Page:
High-powered attorney Gloria Allred announced Monday that she was representing several of R. Kelly’s alleged victims and had proof of the singer’s retaliation and intimidation tactics against one accuser, Faith Rodgers.
Allred was joined at the New York City presser by Faith Rodgers and her mother, Kelly Rodgers; Rodgers’ attorney Lydia C. Hills; and Michelle Kramer, the mother of another one of R. Kelly’s alleged victims, Dominique Gardner.
In May 2018, Rodgers filed a lawsuit against Kelly in New York for alleged sexual battery, false imprisonment and “willfully, deliberately and maliciously” infecting her with an STD. Allred alleged that Kelly responded to the suit by posting private photos of Rodgers without her consent on social media and sending a letter to Hills threatening to reveal his and Rodgers’ personal correspondence and to provide witnesses to speak about Rodgers’ sexual activity.
“In response to Faith’s lawsuit, Kelly retaliated against her by threatening to reveal what he alleges are details of her sex life,” Allred said. “In addition, he posted private photos of her. One threat was contained in a letter Mr. Kelly wrote to Lydia Hills, an attorney for Ms. Rodgers, as follows: ‘If she persists in court actions, she will be subject to public opinion during the discovery process. For example, my law team is prepared to request a production of the medical test results proving the origin of her STD claim, as well as 10 male witnesses testifying under oath about her sex life (and) complete records of her texts and FaceTime exchanges.”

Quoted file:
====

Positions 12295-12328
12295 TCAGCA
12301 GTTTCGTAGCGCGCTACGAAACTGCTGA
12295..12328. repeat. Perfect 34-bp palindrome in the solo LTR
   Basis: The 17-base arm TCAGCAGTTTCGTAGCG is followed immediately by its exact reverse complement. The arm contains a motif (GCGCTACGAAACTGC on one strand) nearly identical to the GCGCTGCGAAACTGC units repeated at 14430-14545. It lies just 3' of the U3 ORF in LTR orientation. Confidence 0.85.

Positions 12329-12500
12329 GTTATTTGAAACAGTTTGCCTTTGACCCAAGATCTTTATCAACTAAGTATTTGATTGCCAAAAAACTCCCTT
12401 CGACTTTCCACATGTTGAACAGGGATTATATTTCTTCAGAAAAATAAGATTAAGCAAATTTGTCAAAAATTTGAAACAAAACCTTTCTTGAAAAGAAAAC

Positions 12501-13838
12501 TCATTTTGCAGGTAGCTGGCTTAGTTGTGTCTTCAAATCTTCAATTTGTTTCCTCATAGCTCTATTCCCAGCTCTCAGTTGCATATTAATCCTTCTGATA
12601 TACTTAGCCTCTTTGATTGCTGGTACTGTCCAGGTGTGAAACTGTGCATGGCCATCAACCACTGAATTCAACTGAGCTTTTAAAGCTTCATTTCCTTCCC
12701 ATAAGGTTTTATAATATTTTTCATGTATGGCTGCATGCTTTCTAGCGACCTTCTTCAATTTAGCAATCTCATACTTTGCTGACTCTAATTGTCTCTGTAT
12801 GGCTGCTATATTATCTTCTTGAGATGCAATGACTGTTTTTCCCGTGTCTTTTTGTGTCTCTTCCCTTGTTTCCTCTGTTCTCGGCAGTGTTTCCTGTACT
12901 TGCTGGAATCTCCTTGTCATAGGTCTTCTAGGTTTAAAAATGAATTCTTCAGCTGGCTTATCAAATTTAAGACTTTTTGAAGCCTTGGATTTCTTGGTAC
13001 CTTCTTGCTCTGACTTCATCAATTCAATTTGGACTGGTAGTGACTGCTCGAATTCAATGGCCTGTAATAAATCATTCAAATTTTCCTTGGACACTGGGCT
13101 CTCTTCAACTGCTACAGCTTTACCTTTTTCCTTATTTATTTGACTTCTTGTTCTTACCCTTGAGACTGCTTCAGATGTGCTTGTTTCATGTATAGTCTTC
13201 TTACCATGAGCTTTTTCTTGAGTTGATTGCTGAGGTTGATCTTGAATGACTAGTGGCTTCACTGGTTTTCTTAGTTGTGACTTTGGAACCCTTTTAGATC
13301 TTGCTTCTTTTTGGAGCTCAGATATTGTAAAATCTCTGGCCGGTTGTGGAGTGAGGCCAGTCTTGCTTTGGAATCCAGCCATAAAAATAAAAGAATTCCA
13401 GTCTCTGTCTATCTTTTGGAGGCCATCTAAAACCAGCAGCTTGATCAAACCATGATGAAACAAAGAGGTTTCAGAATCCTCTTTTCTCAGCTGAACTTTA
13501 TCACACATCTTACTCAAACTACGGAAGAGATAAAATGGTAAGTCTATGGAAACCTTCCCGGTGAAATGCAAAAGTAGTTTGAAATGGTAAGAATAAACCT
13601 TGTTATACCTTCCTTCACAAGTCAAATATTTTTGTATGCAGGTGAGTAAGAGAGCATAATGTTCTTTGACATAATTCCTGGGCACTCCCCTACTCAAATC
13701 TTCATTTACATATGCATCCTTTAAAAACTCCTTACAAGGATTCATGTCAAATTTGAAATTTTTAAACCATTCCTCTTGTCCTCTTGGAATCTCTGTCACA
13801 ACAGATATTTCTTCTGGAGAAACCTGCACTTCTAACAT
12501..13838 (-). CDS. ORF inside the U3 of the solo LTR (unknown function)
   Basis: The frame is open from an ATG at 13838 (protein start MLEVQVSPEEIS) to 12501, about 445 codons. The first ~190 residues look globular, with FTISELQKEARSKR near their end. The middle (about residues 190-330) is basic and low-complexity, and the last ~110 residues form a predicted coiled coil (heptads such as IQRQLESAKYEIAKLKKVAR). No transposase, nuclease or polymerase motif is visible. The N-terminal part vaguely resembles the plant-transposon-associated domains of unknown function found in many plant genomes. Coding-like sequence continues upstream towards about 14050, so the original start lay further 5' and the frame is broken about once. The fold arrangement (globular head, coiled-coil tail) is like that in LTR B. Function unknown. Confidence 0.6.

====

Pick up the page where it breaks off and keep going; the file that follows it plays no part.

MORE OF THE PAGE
The private photos were shared on a Facebook page called “Surviving Lies,” which Allred alleged was created by Kelly’s camp to discredit his accusers in response to the “Surviving R. Kelly” Lifetime documentary. The page was deleted several hours after it was created, Allred said, after photos of Rodgers and one other unnamed Kelly accuser were posted without their consent.
“It seems that Mr. Kelly is taking his playbook from Donald Trump, who threatened to sue the women who came forward during the campaign to speak about his behavior towards them,” Allred said. “In fact, although it may be a coincidence, Mr. Kelly was recently confronted by the police at Trump Tower in Chicago where he was residing.”
The case against Kelly: Documentary reignites prosecutors’ interest in Atlanta, Chicago
Allred also revealed that she is representing another Kelly accuser who was underage when she and Kelly first met, though she declined to share any other information about her client. Rodgers was 19 when she first met Kelly, though Allred alleged that “whether or not someone was an adult is irrelevant if, in fact, that person has evidence that they were abused.”
While Kelly has never been found guilty of a crime, the “Surviving R. Kelly” documentary has ignited new interest in pursuing legal action against him. During the press conference, Allred said she, Hill and Rodgers would be speaking with New York Police Department investigators later Monday about Rodgers’ case.
In Kelly’s hometown of Chicago, Cook County State’s Attorney Kim Foxx called a news conference last week to say she was “sickened” by the “deeply disturbing” allegations against the 52-year-old singer and urged anyone with information about alleged sexual abuse by Kelly in Cook County to talk to prosecutors.
In a phone interview with The Associated Press following Foxx’s press conference, Kelly’s Chicago attorney, Steve Greenberg, dismissed the allegations as “another round of stories” being used to “fill reality TV time.”
USA TODAY has contacted Kelly’s representatives for comment.
This article originally appeared on USA TODAY: R. Kelly threatened his accuser and retaliated by posting photos, Gloria Allred says